The opinion of the court was delivered by: Ralph R. Erickson, Chief Judge United States District Court
ORDER ADOPTING REPORT AND RECOMMENDATION AND DENYING A CERTIFICATE OF APPEALABILITY
Robert D. Wentz has filed a petition for habeas relief under 28 U.S.C. § 2254 (Doc. #2). He also submitted a letter on November 24, 2009, indicating he is entitled to immediate release because he has completed his sentence (Doc. #6). The essence of his petition is that he believes he has completed his five-year sentence, that he has been wrongly deprived of "good time" credit, and he has been denied due process relating to the deprivation of "good time" credit.
Wentz was sentenced in Burleigh County District Court on September 23, 2004, to a five-year term of imprisonment for promoting obscenity to a minor. Previously, on April 19, 2002, Wentz was sentenced in Grand Forks County District Court to a five-year term of imprisonment with 42 months suspended for five years for indecent exposure. Thus, without the previous conviction, Wentz would be correct in his assertion that his five-year term of imprisonment expired on September 23, 2009. But, according to the North Dakota State Penitentiary, Wentz's suspended sentence was reinstated and he did not complete his sentence for the Grand Forks conviction until May 7, 2005. Burleigh County imposed a consecutive five-year sentence, which expires on May 7, 2010. Also according to the North Dakota State Penitentiary, because Wentz has refused sex offender treatment, he has not in the past and is not currently receiving any "good time" credit.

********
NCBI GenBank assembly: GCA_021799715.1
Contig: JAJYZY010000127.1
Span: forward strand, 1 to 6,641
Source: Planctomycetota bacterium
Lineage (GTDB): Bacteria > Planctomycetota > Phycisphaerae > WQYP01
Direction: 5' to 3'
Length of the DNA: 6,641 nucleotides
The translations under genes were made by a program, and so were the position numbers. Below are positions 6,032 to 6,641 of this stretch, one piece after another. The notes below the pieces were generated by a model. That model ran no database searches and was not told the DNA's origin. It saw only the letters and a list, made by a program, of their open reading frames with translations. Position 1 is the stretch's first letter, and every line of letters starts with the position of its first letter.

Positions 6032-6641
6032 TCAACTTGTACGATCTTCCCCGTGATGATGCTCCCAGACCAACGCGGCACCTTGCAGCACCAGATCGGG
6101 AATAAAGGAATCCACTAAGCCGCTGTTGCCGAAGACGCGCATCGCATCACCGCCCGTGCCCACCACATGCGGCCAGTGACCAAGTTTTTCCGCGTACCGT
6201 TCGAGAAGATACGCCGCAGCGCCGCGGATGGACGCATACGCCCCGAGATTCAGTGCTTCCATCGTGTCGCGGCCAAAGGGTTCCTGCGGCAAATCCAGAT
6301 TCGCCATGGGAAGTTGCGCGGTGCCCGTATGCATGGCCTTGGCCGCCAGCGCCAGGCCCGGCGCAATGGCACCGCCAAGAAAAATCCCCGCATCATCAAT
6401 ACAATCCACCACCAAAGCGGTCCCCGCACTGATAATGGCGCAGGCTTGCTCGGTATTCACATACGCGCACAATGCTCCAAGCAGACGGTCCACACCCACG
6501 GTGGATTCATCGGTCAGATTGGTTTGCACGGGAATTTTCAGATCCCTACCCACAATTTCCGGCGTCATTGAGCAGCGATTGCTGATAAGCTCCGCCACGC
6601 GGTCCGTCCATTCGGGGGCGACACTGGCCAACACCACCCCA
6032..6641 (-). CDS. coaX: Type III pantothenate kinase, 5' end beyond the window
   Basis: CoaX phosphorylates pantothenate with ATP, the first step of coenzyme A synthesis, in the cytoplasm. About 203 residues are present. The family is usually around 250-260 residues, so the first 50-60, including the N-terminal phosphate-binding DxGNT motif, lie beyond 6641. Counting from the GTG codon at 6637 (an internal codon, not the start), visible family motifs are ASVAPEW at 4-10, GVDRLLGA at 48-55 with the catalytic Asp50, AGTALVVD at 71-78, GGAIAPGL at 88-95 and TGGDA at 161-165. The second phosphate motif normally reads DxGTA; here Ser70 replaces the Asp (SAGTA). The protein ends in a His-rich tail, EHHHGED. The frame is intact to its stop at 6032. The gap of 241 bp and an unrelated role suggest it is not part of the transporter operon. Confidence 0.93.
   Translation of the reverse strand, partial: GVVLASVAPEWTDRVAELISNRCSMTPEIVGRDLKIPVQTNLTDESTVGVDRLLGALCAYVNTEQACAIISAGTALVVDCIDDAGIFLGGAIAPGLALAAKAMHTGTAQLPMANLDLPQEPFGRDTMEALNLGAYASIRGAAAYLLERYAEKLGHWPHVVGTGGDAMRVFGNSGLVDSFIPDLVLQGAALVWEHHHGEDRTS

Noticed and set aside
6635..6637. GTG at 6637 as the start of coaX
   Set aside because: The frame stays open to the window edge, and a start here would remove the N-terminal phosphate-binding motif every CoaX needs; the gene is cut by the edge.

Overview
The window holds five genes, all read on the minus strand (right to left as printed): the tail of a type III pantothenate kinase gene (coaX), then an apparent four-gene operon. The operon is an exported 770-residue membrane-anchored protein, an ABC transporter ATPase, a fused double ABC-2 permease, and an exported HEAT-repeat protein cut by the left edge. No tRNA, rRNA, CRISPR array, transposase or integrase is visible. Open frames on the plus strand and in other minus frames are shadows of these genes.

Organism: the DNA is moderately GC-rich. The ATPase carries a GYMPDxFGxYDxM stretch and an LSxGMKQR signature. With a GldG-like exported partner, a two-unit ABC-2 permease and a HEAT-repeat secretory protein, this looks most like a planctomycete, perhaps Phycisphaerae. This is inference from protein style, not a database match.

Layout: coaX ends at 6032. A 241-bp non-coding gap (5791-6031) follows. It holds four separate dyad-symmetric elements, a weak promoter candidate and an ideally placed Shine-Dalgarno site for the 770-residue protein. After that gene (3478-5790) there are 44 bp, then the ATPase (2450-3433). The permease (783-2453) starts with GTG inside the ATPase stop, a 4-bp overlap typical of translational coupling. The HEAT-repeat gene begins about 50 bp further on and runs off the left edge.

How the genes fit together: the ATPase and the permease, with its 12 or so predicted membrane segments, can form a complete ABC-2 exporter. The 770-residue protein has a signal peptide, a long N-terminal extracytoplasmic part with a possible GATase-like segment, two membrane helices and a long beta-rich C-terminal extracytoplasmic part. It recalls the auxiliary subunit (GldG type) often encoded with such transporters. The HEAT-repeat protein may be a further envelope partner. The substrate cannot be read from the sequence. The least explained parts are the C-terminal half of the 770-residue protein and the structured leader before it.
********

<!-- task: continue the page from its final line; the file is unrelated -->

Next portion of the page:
The Court has received a Report and Recommendation from the Honorable Karen K. Klein, United States Magistrate Judge, pursuant to 28 U.S.C. § 636, recommending that the petition be dismissed without prejudice for failure to exhaust state remedies (Doc. #4). Wentz filed objections to the Report and Recommendation, asserting the exhaustion doctrine does not apply, he has been prejudiced by the state court's inaction, that 28 U.S.C. § 1915A is unconstitutional because it only applies to prisoners, and that 28 U.S.C. § 2254(b)(1) is unconstitutional because it suspends "the privilege of the Writ of Habeas Corpus" (Doc. #5).